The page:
Existentialism
The existentialist sees the world as one's personal subjectivity, where goodness, truth,
and reality are individually defined. Reality is a world of existing, truth subjectively
chosen, and goodness a matter of freedom. The subject matter of existentialist
classrooms should be a matter of personal choice. Teachers view the individual as an
entity within a social context in which the learner must confront others' views to clarify
his or her own.
Character development emphasizes individual responsibility for decisions. Real
answers come from within the individual, not from outside authority. Examining life
through authentic thinking involves students in genuine learning experiences.
Existentialists are opposed to thinking about students as objects to be measured,
tracked, or standardized. Such educators want the educational experience to focus on
creating opportunities for self-direction and self-actualization. They start with the
student, rather than on curriculum content.19
19 "Existentialism - By Branch / Doctrine - The Basics of Philosophy". www.philosophybasics.com. Retrieved 2018-06-27.
18 https://www.yourarticlelibrary.com/philosophy/deweys-philosophy-of-pragmatism/69139
In school, an existentialist teacher places importance on developing a free,
self-actualizing person. This means having students discuss their lives and decisions
they make. In the classroom, teachers place emphasis on asking questions and
discovering one’s purpose in life. Students are given the chance to define themselves
through how they live their lives.
Progressivism
Philosophy of Education The philosophy of progressivism in the classroom is one that is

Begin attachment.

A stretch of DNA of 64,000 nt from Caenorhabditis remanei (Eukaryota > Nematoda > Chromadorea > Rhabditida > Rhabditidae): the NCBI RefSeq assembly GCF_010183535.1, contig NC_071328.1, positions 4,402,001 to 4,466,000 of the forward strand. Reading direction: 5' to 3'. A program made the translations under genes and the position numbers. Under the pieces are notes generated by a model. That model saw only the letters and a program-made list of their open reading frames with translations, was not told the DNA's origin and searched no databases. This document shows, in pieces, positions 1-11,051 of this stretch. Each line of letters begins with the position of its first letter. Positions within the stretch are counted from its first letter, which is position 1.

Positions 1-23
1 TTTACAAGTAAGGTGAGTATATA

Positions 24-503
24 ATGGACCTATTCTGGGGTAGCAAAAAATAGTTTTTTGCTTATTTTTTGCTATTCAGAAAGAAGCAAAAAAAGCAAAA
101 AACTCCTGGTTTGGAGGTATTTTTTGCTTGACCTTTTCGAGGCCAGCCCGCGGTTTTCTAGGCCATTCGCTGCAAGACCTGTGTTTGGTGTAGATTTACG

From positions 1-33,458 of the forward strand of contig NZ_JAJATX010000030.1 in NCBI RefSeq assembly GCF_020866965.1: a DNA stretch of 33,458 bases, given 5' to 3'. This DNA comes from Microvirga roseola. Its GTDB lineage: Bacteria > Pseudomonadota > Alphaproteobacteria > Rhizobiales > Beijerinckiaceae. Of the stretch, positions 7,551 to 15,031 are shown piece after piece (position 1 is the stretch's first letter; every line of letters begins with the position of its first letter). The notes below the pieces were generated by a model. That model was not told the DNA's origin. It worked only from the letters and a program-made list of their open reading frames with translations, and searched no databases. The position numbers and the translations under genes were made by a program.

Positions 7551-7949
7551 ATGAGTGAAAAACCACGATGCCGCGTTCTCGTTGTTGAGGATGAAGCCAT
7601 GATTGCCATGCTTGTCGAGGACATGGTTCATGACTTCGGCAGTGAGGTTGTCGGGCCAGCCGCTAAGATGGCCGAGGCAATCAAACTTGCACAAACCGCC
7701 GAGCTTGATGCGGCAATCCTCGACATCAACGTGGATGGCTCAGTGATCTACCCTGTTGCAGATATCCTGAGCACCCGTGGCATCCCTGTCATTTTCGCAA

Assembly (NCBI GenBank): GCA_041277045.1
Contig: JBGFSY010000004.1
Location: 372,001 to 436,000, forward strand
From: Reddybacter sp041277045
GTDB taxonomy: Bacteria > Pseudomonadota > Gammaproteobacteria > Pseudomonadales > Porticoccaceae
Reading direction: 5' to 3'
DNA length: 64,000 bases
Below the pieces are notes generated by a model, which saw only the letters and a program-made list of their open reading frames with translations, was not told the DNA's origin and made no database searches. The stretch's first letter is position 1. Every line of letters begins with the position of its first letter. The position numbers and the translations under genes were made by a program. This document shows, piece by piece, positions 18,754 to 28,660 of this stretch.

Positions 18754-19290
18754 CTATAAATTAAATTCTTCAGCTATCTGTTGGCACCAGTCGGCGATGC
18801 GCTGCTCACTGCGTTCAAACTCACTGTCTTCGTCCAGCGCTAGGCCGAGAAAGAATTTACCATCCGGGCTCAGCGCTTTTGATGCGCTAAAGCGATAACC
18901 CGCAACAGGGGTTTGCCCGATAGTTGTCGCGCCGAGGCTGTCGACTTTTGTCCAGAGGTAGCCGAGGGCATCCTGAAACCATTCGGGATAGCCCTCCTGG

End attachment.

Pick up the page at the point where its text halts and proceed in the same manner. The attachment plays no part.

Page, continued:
student centered. Being developed in the nineteenth century, progressivism philosophy
is considered one of the more modern philosophies of teaching. Founded by George
Sanders Pierce, William James and John Dewey, this philosophy believes in hands-on,
action oriented learning to achieve results.20 This philosophy believes that education
20 Sadovnik, Cookson, & Semel, 2013)
transpires through questions that develop from experiencing the world. In other words,
progressivism is active, not passive. Progressivism is a great way of reaching students
in the classroom as shown through the purpose, and goal of school, the role of the
teacher, curriculum, and method used in teaching with this philosophy of education.
Conclusion: Now that we have had a brief overview of the Philosophy of education from
the Vedic period to recent times, we may evaluate the teaching and learning process
that we are involved in. Though many of us would theoretically acknowledge that
Progressivism is the right education philosophy that we should practice, many still
practically don’t follow it. In our education system, we see learners being ignored and
overlooked in many ways. The focus is rather on curriculum or ideals. Let us end this
article with the optimism that the whole education system of Bangladesh becomes
progressive and learner-centered.
ResearchGate has not been able to resolve any citations for this publication.
ResearchGate has not been able to resolve any references for this publication.